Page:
Growth policies and macroeconomic stability, OECD Economic Policy Paper, No. 8
How do growth-promoting policies affect macroeconomic stability?, OECD Economics Department Policy Notes, No. 22
Macroeconomic shocks as severe and protracted as those since 2007 warrant a reconsideration of the role growth-promoting policies play in shaping the vulnerability and resilience of an economy to macroeconomic shocks. Against this background, this paper looks at a vast array of policy recommendations by the OECD that promote long-term growth – contained in Going for Growth and the Economic Outlook –and attempts to establish whether they underpin macroeconomic stability or whether there is a trade-off.
Key policy messages
- OECD policy recommendations aimed at boosting long-run growth often have side effects –positive or negative – on an economy's vulnerability to shocks and their propagation. The Great Recession has prompted a review of such recommendations and the extent to which they involve trade-offs between long-run growth and stability and how such trade-offs can be mitigated.
Vulnerability to shocks
• The OECD Growth Study identified financial market deepening as supporting long-term growth, but the role of the financial sector as a source of instability was not considered. Robust micro and macroprudential regulation needs to be in place to reap the benefits of deep financial markets without increasing economic instability.
• Even with such regulation in place, policy may need to react to emerging threats from the financial sector and asset price bubbles.
- Pursuing price stability over a sufficiently long horizon will allow some leeway for monetary policy to contribute to financial stability. Nonetheless, interest rates are a blunt instrument with the costs felt widely across the economy.
- A regulatory framework that ensures a higher flexibility of housing supply ought in principle to be good for growth and may reduce the risk of house price bubbles, but at the price of greater volatility of building activity, leaving the overall effect on stability unclear.
- Both long-run growth and stability will be served by avoiding debt biases in the tax code – particularly for the housing market.
• Trade and financial openness support long-run growth but create vulnerabilities to external shocks. In addressing external imbalances and the risk of sudden stops of capital flows, fiscal policy may sometimes need to be tighter, impediments to direct and equity investment should be removed, and structural and financial policies more generally reformed to remove biases in capital flows contributing to financial account vulnerabilities.
• Monetary and budgetary policy settings aimed at low and stable inflation and sound public finances are conducive to long-term growth. Sometimes these policies will also help to contain shocks, but there can be trade-offs.
- Monetary policy that has ensured a firm anchoring of inflation expectations will allow a stronger response to shocks and helps guard against deflationary spirals in the wake of large negative shocks.
- Raising the inflation target could create additional room for monetary policy to react to a severe downturn, but the transition to a new target will involve costs and if the increase in inflation was substantial it would lead to efficiency losses.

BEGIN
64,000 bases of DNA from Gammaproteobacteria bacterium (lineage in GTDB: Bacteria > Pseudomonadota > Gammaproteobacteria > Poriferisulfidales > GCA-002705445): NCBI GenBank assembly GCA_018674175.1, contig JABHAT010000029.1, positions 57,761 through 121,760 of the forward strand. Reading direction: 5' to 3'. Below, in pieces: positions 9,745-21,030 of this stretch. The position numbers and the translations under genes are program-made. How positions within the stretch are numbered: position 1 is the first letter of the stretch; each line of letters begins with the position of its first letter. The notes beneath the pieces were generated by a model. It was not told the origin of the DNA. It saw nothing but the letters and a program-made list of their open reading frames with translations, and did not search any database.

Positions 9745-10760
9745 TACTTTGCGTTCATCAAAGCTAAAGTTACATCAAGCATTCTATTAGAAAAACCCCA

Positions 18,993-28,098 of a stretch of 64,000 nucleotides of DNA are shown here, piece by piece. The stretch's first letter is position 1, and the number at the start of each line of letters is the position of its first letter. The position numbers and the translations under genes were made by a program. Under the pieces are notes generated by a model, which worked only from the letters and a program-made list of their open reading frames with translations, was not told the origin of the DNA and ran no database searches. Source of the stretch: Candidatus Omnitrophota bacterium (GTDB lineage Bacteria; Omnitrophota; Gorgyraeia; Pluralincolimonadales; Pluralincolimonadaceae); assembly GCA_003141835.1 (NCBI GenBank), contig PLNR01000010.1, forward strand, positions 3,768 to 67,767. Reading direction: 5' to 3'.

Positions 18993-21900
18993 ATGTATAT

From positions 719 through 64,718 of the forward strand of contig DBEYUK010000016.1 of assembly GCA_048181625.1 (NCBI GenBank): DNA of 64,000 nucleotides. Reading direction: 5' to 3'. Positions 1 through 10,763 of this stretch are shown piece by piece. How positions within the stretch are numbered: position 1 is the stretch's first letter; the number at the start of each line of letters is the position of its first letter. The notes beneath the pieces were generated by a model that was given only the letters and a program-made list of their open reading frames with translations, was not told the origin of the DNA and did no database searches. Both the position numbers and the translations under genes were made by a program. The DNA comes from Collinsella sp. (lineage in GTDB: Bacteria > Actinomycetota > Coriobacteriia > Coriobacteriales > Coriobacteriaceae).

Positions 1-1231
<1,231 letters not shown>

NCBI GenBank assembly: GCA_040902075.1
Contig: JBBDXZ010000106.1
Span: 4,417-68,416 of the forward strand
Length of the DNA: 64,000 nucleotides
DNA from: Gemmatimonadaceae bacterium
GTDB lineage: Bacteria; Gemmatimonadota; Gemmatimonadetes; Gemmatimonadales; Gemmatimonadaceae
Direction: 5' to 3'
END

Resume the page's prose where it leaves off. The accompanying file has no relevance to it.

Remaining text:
- Low government debt levels and sustainable fiscal balances provide fiscal policy room to address large, adverse shocks and absorb liabilities held by other sectors.
- The strength of the automatic fiscal stabilisers depends on the size and progressivity of the tax system and the generosity of the unemployment insurance system. A generous unemployment insurance system and a large and progressive tax system stabilise the economy, but have detrimental growth effects. Making policies state contingent, for instance, by prolonging unemployment benefit payments temporarily during a downswing might ease the trade-off.
• Labour and product market policies can affect the size and persistence of a shock.
- Overly tight labour and product market regulations are generally bad for long-term growth. Such policy settings may damp the initial impact of a shock, but could raise its persistence. New findings concerning the recent crisis found no damping effects from such settings, but they still led to greater persistence.
- A number of labour market policies may harm long-term growth and prolong the duration of a shock. They include restrictive employment protection for regular workers, wider coverage of collective agreements and high replacement rates for unemployment benefits.
- Labour market policies that promote employment and growth, such as active labour market policies, are conducive to growth because they help contain the threat of hysteresis during a crisis and also lower shock persistence.
- Short-time working schemes helped cushion the impact of the recent crisis. However, if not well-designed, they may prevent or retard structural adjustment or augment wage pressures, implying a trade-off with long-term performance.
- Tight product market regulation undermines the capacity of an economy to reallocate resources in the face of a major supply-side shock. Light regulation promotes growth and reduces shock persistence.
• Financial sector policies can also influence how shocks are propagated.
- Regulation and supervision to ensure that banks are well capitalised and make sufficient provisions increases the robustness of the banking sector in the face of shocks.
- In the past, policy advice has not examined ways to deal with debt overhangs. Bankruptcy provisions and other institutions that facilitate debt restructuring may help limit the negative drag of deleveraging on consumption and investment. However, this could lead to lenders demanding higher risk premia with potential adverse consequences for growth.